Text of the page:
A standard question of late on the Jarrod Thomas Show focuses on the possible changing pecking order for cities in North Dakota. Essentially JT and I wonder aloud about the implications for Grand Forks from changes in population due to the change in economic structure in North Dakota. So this is a first stab at giving an answer to the possible change in the pecking order.
I will make some comparisons between communities later, but I looked at location quotients (LQ) for Grand Forks employment by sector compared to the national average. It may not come as a surprise to others, but it did surprise me, that the Grand Forks metropolitan statistical area does not have high LQs, typical of an exporting firm and part of the regional economic base, in many sectors.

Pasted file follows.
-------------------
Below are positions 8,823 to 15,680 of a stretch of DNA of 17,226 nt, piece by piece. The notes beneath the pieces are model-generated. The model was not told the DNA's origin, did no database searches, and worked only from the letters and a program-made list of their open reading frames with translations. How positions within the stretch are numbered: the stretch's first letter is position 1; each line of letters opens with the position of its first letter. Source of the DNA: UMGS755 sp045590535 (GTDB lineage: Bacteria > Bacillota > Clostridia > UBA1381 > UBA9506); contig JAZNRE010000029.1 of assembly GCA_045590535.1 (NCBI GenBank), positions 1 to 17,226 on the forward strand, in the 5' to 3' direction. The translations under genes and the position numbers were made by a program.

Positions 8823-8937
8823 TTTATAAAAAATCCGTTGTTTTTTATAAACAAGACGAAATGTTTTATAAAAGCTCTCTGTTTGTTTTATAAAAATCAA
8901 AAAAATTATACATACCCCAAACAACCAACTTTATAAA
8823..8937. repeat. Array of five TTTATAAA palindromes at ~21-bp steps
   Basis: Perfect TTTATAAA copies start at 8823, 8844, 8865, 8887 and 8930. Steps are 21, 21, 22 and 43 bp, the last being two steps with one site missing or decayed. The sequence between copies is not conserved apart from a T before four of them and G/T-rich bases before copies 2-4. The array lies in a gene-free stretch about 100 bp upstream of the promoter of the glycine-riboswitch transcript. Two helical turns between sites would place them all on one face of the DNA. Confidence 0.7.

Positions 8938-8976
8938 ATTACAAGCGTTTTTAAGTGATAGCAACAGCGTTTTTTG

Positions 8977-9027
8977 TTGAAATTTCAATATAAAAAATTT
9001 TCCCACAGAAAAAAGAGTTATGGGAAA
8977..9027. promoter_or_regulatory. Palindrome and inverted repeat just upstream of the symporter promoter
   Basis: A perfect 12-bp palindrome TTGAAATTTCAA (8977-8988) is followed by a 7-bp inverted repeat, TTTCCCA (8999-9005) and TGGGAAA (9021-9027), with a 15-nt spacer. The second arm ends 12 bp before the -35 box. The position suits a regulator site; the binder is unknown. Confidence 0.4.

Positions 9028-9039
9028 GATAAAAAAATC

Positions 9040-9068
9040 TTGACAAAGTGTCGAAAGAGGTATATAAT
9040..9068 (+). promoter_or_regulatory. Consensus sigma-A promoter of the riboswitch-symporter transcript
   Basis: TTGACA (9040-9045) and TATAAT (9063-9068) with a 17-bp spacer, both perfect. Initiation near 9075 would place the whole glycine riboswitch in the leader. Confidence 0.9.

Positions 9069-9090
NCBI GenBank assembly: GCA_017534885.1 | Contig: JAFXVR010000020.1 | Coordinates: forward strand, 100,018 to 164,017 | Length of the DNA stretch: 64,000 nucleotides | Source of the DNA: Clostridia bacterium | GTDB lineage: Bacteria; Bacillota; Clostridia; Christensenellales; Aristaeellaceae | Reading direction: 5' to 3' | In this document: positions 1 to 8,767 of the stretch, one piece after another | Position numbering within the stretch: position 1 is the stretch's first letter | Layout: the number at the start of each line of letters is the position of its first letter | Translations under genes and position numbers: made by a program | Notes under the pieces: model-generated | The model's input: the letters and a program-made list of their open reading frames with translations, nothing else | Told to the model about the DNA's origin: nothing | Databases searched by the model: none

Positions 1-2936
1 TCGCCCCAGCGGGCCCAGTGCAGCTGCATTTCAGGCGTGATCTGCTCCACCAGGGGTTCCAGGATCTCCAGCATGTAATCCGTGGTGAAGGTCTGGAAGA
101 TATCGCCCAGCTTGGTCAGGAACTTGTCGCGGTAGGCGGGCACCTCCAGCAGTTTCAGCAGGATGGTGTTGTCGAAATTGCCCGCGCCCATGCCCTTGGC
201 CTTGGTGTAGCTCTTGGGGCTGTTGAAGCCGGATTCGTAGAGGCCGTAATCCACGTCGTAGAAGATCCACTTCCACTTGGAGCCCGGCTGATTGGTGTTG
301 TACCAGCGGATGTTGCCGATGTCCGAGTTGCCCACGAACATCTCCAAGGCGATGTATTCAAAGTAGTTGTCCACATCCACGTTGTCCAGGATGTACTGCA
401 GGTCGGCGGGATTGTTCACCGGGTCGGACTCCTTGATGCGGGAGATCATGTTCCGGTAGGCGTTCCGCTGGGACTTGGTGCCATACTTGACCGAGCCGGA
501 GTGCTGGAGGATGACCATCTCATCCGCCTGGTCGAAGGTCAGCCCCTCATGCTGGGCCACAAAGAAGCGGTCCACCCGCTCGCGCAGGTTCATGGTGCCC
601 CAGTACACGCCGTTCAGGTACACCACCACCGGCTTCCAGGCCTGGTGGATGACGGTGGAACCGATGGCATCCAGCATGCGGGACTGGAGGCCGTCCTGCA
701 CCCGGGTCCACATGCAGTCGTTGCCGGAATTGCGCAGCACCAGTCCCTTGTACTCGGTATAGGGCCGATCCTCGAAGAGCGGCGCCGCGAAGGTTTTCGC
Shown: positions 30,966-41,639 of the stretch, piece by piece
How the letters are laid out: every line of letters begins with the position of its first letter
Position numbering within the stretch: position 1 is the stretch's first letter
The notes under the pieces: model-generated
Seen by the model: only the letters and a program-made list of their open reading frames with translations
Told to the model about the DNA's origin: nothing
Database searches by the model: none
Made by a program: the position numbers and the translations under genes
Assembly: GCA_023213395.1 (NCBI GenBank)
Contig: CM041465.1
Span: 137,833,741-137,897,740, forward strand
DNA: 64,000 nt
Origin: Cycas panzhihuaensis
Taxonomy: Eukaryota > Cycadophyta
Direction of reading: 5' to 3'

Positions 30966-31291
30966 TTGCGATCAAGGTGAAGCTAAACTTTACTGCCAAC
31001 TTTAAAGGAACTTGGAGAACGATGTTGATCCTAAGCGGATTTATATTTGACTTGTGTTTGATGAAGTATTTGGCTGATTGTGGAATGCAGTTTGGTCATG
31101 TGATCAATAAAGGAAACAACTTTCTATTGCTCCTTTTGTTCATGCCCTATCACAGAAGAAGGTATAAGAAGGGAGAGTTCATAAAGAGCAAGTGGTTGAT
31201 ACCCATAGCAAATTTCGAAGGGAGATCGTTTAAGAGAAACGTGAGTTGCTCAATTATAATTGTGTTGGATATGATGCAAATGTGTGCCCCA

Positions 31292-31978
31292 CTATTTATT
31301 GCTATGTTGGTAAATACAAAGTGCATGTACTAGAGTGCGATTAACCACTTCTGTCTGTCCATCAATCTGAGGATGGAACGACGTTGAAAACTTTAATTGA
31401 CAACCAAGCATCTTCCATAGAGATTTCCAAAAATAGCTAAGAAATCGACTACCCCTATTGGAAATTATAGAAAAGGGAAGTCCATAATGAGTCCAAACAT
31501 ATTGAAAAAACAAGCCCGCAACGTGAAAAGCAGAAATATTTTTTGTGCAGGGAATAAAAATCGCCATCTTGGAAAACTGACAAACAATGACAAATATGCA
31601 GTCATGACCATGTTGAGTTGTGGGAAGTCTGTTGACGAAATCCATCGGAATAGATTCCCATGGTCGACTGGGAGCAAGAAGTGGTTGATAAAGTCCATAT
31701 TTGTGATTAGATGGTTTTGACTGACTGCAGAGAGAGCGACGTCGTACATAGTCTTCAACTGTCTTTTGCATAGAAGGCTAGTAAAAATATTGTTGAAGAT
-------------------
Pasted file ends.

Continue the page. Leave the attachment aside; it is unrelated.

I get many questions about local economic development these days. The specific geography is usually either Grand Forks, city, county or metropolitan area, or the counties in northeast North Dakota. These questions come on the radio, from newspaper reporters, and general conversations from the public. The basic form of the question is, “What can or should Grand Forks do to grow and develop?”
So employment data in North Dakota occupied most of my thoughts over the last week or so. I thought it time to take a quick look at earnings data from the Bureau of Economic Analysis. Quite often I hear people mention the concept of diversification with a local economy as if it represents a buffer against downturns. I am still thinking about; I am not sure I buy it either in part or in whole. That will need to wait for another day.
A little follow-up to the postings on employment, particularly for the one about Grand Forks (here). Talking with JT on the radio today, or maybe it was off-air, the difference between city and county came up. So let’s take a look at this: